Forget about hunger and thirst. Those two concepts are as alien in modern America as coal-fired cook stoves and shoeing horses. In America, we need to envision something closer to home.
It is true that coal-fired cook stoves still exist, as does the skill of shoeing horses. However, for most of us, we have head knowledge of them only. We have no intrinsic connection to either one.
The same is true of hunger and thirst. True, we can go to any city in our land and find people who go without food and who have limited access to plentiful clean water. However, if truly pressed, how many of us see starving children on the television and feel our hearts bleed with anguish at the sight because we have been there before?
Instead, we have a surplus of electronics, cars, clothing, houses, and all the other accoutrements that shout affluence to the world. We may see it as our accepted due, but to those starving third-world children on television, America is drowning in excess. How can any Christian in America know the driving pain of true hunger and thirst?
The people of Jesus’ time could relate to his words where he says in Matthew 5:6, “Blessed are those who hunger and thirst after righteousness, for they shall be filled.” They knew that when hunger and thirst – true hunger and thirst – are our constant companions, everything else becomes nonessential. The size of our television becomes a moot point. The shiniest paint job on the latest model of car can’t fill our stomachs. No matter how finely we dress or the house we call home, if thirst truly haunts us, we will give everything for that glass of cool, clean water.
What do we hunger and thirst for? What do we want more than anything? What is that one thing that drives us, that object for which we are willing to toss everything else aside? That promotion? A snazzier automobile? An upscale neighborhood? An increased savings account?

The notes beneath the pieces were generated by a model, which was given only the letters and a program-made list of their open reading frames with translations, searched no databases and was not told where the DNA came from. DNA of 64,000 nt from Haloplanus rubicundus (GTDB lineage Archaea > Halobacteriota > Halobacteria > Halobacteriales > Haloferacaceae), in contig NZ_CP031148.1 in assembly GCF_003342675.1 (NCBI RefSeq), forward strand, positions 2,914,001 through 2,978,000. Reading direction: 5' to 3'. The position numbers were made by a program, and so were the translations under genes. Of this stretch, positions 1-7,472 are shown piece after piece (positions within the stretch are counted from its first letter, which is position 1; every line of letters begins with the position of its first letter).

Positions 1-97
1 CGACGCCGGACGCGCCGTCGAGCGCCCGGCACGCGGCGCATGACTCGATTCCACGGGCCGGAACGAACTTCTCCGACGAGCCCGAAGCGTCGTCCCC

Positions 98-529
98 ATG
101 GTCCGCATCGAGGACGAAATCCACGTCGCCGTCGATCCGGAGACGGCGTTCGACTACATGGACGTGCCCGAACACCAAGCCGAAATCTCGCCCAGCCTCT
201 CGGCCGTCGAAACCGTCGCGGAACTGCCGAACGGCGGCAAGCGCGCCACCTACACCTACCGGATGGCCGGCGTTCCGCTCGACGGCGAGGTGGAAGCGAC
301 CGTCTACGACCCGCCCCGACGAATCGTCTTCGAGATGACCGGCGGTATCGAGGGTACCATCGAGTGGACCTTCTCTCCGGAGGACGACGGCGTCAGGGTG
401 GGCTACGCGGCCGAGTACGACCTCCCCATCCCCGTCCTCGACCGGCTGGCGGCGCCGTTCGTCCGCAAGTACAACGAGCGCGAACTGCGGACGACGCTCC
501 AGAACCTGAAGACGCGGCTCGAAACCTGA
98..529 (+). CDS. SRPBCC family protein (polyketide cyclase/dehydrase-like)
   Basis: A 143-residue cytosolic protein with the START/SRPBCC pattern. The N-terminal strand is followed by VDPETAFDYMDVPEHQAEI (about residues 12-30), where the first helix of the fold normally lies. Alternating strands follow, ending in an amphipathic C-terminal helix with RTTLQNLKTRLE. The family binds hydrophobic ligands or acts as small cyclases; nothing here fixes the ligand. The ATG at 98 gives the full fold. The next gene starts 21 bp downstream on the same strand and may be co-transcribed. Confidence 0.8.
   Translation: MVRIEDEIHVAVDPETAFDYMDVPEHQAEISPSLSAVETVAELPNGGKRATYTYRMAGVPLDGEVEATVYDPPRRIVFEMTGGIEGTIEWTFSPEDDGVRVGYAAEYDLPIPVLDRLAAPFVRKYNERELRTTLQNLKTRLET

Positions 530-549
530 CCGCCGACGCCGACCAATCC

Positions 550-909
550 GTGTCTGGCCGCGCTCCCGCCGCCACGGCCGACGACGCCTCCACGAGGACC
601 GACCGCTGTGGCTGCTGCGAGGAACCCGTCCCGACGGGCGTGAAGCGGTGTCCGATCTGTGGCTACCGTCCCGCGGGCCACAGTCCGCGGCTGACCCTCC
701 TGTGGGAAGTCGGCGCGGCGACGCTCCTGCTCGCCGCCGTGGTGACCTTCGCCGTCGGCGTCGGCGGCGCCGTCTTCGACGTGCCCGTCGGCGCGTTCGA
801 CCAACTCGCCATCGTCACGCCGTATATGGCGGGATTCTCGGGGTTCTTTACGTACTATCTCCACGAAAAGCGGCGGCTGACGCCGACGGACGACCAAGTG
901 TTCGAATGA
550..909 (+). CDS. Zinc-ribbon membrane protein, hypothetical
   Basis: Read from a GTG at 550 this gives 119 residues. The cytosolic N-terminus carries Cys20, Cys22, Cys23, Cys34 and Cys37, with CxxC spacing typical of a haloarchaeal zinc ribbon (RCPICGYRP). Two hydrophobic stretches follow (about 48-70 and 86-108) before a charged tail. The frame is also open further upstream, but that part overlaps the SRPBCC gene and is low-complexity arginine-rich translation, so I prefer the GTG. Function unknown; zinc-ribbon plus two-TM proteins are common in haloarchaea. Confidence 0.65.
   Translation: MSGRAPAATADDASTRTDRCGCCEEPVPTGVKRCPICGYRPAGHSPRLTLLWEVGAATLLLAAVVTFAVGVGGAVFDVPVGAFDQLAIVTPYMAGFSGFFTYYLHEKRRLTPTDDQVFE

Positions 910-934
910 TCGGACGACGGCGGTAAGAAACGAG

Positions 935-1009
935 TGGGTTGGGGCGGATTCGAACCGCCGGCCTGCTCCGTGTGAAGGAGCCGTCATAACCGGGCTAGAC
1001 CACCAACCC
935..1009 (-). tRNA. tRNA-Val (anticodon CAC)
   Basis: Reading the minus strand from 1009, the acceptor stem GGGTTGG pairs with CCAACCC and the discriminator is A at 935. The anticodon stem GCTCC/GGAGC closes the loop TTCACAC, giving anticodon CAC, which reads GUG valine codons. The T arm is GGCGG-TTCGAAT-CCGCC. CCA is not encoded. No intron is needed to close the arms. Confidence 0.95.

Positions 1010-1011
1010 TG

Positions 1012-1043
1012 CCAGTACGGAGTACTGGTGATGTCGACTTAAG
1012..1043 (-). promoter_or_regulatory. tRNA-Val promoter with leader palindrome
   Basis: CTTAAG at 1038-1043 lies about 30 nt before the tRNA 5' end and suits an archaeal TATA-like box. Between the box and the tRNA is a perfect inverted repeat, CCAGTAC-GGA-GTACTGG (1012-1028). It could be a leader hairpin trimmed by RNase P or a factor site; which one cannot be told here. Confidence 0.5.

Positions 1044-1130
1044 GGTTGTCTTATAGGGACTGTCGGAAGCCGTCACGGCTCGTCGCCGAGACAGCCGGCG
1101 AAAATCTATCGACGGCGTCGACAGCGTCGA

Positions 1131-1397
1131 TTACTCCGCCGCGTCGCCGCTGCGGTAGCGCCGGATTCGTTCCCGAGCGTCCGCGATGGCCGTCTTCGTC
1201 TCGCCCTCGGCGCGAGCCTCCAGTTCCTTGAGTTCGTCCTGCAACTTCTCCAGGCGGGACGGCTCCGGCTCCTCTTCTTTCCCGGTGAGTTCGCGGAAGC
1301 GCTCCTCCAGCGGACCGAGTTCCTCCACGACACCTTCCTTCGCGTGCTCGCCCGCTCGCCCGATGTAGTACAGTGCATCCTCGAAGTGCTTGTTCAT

There is nothing wrong with any of these. However, we must turn Jesus’ words to our lives. Do we want righteousness as much as we desire these other things? If so, then we must apply the same standard. Are we truly willing to cast everything else aside to obtain righteousness?
This is what Jesus is telling us. He used hunger and thirst because his listeners could identify with those concepts. He knew hunger and thirst were central to their existences. They knew what it was like to wake up in the morning, and the only thing they could think of was where they would find that day’s food and water. Everything else was secondary.
Do we do that, wake in the morning to that overwhelming desire, one that supersedes every other thought and need? Do we ache for righteousness each day, knowing that without it we cannot survive?
Jesus wants us to be filled with his spirit. He simply desires us to need it as much as he wants to give it.
When we are willing to set everything else aside in order to make room for the righteousness of God, then he will give us a satisfaction that we have never before known.
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